Through the last three months of 2022, Zillow expects the house price correction to continue in western housing markets, albeit at a milder pace. Between May and August, markets like Phoenix and Salt Lake City saw home values ​​drop by 4.4% and 7.1%, respectively. Between late September and late December (see chart above), Zillow expects home values ​​to fall 2% in Phoenix and remain flat in Salt Lake City.

In total, Zillow expects home values ​​to fall in 118 regional markets in the final three months of 2022. It expects 747 markets to have rising home values ​​and 29 markets to remain flat.

Heading into 2023, Zillow predicts that the home price correction will slow down in some markets while picking up elsewhere.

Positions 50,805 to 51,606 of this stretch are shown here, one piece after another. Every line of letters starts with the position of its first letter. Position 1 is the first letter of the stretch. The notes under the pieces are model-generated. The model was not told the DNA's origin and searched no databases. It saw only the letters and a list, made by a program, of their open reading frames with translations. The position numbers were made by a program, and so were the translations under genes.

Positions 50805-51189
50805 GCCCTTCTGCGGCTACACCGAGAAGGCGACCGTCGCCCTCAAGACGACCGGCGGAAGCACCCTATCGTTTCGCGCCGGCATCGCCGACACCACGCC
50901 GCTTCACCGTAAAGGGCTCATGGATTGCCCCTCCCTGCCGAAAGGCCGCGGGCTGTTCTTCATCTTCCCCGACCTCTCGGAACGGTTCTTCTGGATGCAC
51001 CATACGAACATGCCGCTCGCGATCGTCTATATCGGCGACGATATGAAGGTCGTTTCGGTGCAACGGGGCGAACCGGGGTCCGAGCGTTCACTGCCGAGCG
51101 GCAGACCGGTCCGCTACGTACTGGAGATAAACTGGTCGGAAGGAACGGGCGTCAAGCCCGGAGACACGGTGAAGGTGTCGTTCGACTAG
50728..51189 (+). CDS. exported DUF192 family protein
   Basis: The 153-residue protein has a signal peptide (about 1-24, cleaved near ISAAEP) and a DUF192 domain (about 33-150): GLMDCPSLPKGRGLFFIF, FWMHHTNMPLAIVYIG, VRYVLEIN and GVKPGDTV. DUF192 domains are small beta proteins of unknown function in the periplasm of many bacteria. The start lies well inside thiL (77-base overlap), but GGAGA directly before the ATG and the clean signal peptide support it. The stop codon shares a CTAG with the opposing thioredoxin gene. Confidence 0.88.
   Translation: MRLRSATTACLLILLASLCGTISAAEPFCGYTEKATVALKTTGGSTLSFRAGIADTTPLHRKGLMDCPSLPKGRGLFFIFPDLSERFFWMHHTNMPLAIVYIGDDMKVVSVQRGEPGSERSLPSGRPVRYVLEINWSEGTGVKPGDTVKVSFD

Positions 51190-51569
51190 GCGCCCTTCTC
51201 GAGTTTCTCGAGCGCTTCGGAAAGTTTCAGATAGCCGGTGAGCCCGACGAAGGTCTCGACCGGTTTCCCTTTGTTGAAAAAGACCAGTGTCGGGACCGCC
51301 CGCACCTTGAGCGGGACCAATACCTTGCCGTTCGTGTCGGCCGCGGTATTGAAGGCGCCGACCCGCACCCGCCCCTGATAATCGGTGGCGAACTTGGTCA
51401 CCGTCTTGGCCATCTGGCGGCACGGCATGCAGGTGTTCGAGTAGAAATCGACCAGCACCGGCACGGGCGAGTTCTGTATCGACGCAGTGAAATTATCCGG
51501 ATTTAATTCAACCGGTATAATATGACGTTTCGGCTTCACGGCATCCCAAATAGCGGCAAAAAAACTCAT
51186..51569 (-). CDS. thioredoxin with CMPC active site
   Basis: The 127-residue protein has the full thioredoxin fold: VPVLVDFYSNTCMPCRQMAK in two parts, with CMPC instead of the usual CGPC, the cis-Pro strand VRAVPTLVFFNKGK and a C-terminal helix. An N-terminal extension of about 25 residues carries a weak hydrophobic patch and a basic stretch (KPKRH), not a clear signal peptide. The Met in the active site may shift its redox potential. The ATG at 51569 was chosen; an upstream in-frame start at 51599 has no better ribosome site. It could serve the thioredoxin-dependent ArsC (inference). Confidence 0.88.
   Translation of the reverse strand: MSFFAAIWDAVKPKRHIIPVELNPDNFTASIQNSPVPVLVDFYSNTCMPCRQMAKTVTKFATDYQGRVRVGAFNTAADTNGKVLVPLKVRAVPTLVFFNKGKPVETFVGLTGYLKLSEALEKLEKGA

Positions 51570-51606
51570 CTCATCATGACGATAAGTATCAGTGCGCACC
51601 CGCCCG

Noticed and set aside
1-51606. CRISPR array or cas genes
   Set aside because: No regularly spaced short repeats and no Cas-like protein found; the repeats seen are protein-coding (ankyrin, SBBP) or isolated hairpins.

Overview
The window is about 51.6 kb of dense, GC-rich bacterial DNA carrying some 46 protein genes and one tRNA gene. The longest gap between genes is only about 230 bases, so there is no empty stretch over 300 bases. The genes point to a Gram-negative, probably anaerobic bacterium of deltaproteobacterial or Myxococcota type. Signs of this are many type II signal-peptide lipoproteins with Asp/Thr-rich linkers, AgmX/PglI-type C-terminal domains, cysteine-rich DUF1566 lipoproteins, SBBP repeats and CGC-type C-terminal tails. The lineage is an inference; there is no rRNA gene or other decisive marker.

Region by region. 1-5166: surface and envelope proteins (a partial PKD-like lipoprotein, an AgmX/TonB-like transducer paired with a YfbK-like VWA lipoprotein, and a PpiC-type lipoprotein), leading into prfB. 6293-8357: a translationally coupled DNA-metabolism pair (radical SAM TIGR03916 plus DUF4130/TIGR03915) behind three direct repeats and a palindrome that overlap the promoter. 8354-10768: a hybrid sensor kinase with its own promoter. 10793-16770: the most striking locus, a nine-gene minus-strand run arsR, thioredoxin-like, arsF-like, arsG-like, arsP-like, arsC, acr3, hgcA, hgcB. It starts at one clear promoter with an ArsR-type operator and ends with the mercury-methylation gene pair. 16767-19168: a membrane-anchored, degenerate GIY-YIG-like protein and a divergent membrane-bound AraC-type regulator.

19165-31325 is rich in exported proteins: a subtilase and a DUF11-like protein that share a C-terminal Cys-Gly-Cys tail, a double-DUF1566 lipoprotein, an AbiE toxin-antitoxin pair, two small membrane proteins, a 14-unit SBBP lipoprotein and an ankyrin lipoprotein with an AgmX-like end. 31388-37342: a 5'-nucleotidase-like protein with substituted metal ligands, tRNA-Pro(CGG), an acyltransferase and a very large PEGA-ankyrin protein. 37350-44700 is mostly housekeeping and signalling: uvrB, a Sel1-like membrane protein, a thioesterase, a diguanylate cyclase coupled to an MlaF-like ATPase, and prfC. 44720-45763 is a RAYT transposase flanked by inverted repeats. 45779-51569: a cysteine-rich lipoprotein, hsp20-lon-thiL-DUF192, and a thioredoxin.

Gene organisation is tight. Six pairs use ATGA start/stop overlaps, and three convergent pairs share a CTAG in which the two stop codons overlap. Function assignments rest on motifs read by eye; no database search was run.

In markets like Boise and Phoenix, which saw sharp home price corrections this summer, Zillow expects prices to rise slightly in 2023: Over the next 12 months, Zillow expects home values ​​to rise 4.3% in Boise and 1.7% in Phoenix.

Nationally, Zillow expects 271 markets to show declining home values ​​between September 2022 and September 2023 – while 607 markets have rising home values, and 19 markets remain flat.

Why does Zillow think the home price correction won’t go national? It boils down to a dense supply.

“A decline in demand has pushed prices down, but while the housing market is nowhere near as tight as it was in the past, a lack of pre-sale listings is providing some support for prices against further declines,” write Zillow researchers. “Active for-sale inventory rose steadily throughout the spring and summer, but remains nearly 40% below pre-pandemic levels.”